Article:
Driving time, testing, and the collection of data are among the most critical elements to continued development of autonomous technology. And the scale at which China’s companies can do that represents a massive advantage. “What we’ve seen is that when these systems get tested in multiple locations simultaneously, the rate of learning starts to improve dramatically,” says Berdichevskiy. Chinese companies have also set up R&D outposts in Silicon Valley, allowing them to run tests in the U.S. and recruit talent from abroad.

China’s hottest AV startups like to emphasize that they have a substantial presence or are co-headquartered in Silicon Valley. NIO, a Shanghai-based electric vehicle startup that has raised $2.1 billion in venture capital and is now pushing into the AV market, recently filed for a stock market listing in the U.S. In its securities filing, the company disclosed that it had 2,494 people on its Shanghai R&D team and 518 in its North American headquarters in San Jose. In a letter to prospective shareholders, the NIO CEO, Bin Li, made it clear that the company’s ambition extends well beyond its home market.

“Increasingly sophisticated technologies such as autonomous driving, electric car technology, artificial intelligence, and cloud services are reshaping the automotive industry,” he wrote. “We believe that technological advances will reignite enthusiasm and passion toward automobiles.”

A Pro-Tech Populace

Shenzhen-based Roadstar.ai also pointed to its Silicon Valley R&D center when it announced it had raised $128 million in venture capital this year. So did China’s Pony.ai, which is rapidly expanding in the Bay Area and recently raised $112 million. It’s much tougher for U.S. and European companies to freely enter China’s restricted markets. China’s government has placed limits on the use of GPS and some sensors, for instance, requiring foreign companies to partner with local players due to fears the data-gathering could be used for espionage.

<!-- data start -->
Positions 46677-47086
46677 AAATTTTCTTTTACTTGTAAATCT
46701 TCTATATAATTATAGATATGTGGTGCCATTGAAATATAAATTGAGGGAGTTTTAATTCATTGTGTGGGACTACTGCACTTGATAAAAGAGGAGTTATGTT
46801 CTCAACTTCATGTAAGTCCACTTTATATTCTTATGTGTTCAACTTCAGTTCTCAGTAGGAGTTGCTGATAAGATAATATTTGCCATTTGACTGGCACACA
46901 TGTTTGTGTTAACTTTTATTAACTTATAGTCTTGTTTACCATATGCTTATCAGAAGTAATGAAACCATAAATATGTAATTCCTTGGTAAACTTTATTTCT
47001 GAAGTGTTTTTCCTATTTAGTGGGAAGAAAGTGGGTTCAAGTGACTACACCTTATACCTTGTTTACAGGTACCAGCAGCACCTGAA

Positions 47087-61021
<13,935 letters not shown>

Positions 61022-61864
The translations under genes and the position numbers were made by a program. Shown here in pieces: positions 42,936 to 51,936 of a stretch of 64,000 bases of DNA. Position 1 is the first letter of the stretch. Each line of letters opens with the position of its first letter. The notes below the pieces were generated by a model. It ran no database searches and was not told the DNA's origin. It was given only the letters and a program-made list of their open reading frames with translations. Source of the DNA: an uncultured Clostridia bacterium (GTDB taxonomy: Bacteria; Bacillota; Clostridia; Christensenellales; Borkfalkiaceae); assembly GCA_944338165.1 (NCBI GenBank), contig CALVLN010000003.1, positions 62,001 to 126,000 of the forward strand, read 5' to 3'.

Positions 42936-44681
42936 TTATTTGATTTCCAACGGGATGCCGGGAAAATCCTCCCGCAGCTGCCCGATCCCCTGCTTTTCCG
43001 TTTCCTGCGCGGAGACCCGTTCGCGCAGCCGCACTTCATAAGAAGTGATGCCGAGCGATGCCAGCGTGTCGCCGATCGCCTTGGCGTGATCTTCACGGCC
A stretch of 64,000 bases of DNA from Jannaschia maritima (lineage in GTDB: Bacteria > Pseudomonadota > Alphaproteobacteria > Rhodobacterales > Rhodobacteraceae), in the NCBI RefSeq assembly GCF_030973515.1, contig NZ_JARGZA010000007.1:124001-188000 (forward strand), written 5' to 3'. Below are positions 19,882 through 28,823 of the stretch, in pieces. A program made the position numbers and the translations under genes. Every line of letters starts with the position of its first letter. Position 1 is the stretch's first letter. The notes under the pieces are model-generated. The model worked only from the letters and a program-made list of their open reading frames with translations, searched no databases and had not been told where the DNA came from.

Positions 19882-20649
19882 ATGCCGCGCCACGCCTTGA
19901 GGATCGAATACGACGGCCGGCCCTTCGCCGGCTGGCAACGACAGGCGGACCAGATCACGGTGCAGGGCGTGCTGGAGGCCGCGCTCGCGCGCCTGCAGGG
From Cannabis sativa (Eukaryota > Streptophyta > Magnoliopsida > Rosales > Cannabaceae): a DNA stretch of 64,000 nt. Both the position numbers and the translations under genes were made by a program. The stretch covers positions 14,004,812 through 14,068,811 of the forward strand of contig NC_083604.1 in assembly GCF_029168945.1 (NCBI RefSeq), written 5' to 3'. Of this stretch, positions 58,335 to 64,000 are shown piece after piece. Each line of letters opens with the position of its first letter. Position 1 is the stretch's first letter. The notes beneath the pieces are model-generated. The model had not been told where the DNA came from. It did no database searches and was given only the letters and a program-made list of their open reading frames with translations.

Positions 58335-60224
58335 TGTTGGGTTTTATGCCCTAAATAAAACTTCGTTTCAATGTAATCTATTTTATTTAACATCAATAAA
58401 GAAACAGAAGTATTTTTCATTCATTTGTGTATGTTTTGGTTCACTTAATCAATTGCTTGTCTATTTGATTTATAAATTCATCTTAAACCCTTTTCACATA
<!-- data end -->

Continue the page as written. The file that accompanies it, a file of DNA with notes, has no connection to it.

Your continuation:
Still, Waymo, Google’s autonomous vehicle unit, recently revealed it is setting up a subsidiary in Shanghai. And, German automakers such as Volkswagen, BMW and Daimler have announced plans over the past year to spend billions of dollars as part of major research and development partnerships with Chinese automotive companies in a bid to ensure access to the nation’s electric and autonomous vehicle markets.

China’s transforming mobility markets offer another advantage: Its pro-tech populace. In a series of surveys by Deloitte, the Chinese had a far more optimistic view toward self-driving cars and AI than their Western counterparts. While 47% of U.S. residents worried that self-driving vehicles would not be safe, only 26% of Chinese shared that concern, according to Deloitte’s Global Automotive Consumer Study 2018. “The public acceptance [in China] is substantial,” says Christoph Wolff, who heads mobility industries and systems at the World Economic Forum. “They see the upside before they see the risks. In the Western world, it’s very much seen in terms of the risks and taking jobs away.” The rapid evolution of autonomous vehicles is one of several reasons that the Forum has decided to open a Center for the Fourth Industrial Revolution in Beijing. The first center opened its doors in San Francisco last year to study transformative technologies ranging from advanced manufacturing to mobility. The latest center is recognition of China’s ambitions to shape the future.

“There is a growing and thriving ecosystem on autonomous driving in China which is now moving ahead with great speed,” Wolff says. “If you want to predict the future and learn about the technology and the behaviors to adopt autonomous driving, it’s critical to be in China.”

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Innovator Staff